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The Lincoln Theater, built by the Grand Order of Odd Fellows, an African American fraternal organization, was a center of Columbus black culture in the 1930s, ’40s, and ’50s. Carl Anderson, the builder, was head of an African American construction company in Dayton, and it was managed by the prominent African American entrepreneur Al Jackson. The theater is said to be where the jazz classic “The Jersey Bounce” was written.  It was common for lodge buildings in the late nineteenth and early twentieth centuries to include commercial space; that is why the Lincoln Theater has four commercial storefronts flanking its main entrance. The 6,000-square-foot Ogden Ballroom, later called the Lincoln Club, had a separate entrance.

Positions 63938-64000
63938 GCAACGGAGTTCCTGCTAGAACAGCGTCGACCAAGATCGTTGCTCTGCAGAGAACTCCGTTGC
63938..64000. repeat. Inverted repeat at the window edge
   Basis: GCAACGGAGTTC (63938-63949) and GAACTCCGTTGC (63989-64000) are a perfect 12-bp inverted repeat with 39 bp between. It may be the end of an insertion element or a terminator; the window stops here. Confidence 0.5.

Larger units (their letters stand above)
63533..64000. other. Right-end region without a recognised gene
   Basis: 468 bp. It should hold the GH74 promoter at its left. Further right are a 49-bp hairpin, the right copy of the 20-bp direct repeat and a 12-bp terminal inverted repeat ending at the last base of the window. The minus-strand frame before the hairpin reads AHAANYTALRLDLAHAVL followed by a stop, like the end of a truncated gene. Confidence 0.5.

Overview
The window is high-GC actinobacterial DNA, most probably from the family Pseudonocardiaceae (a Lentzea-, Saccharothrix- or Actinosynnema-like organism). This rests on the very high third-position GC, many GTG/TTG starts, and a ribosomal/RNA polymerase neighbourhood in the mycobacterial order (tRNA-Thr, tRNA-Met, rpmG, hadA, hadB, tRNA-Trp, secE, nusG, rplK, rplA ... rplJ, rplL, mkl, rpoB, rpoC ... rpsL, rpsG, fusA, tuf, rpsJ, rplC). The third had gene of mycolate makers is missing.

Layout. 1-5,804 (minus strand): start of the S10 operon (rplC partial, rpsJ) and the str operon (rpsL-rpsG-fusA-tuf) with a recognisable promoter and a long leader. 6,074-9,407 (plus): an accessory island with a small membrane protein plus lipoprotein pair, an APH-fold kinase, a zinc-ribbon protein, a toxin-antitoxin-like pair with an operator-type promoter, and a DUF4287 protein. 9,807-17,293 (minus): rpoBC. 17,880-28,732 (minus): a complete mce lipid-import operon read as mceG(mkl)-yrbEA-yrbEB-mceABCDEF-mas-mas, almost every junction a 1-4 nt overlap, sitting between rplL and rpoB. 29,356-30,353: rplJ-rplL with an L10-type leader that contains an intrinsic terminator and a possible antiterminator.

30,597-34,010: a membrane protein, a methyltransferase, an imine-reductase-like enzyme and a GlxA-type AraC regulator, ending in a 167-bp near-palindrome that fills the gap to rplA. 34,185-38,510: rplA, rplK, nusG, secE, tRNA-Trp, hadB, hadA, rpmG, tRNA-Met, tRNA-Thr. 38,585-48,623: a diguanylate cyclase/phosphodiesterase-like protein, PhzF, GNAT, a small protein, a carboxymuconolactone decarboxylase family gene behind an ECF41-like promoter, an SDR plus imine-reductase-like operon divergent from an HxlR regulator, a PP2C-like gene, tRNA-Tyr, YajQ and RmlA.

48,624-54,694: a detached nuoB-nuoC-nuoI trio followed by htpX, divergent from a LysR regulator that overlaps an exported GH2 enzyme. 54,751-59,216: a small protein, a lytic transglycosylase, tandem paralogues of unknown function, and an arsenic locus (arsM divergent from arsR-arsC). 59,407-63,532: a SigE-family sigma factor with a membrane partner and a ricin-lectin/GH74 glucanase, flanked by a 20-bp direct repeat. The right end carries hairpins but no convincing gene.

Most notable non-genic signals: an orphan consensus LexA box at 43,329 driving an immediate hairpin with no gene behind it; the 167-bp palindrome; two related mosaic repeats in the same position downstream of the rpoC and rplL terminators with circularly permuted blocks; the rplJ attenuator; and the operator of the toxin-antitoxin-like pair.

The theater’s exterior design is very spare, with a stripped-down, unornamented look. Smooth stone trim delineates the entrance and storefronts. The upper brick walls have almost no detailing or ornamentation; they rise to parapets, but have no cornices. The windows are simple steel sash with plain stone sills. Inside the 750-seat theater, columns and a decorative plaster cornice were used to create the feeling of an Egyptian palace. A large space to the rear of the stage facilitated the movement of scenery and backdrops.  Steps have been taken to preserve the theater in recent years. The old roof was replaced and the brick exterior restored. The four street-level shop spaces were rehabilitated, and the building has 6,000 square feet of office space on the third floor.

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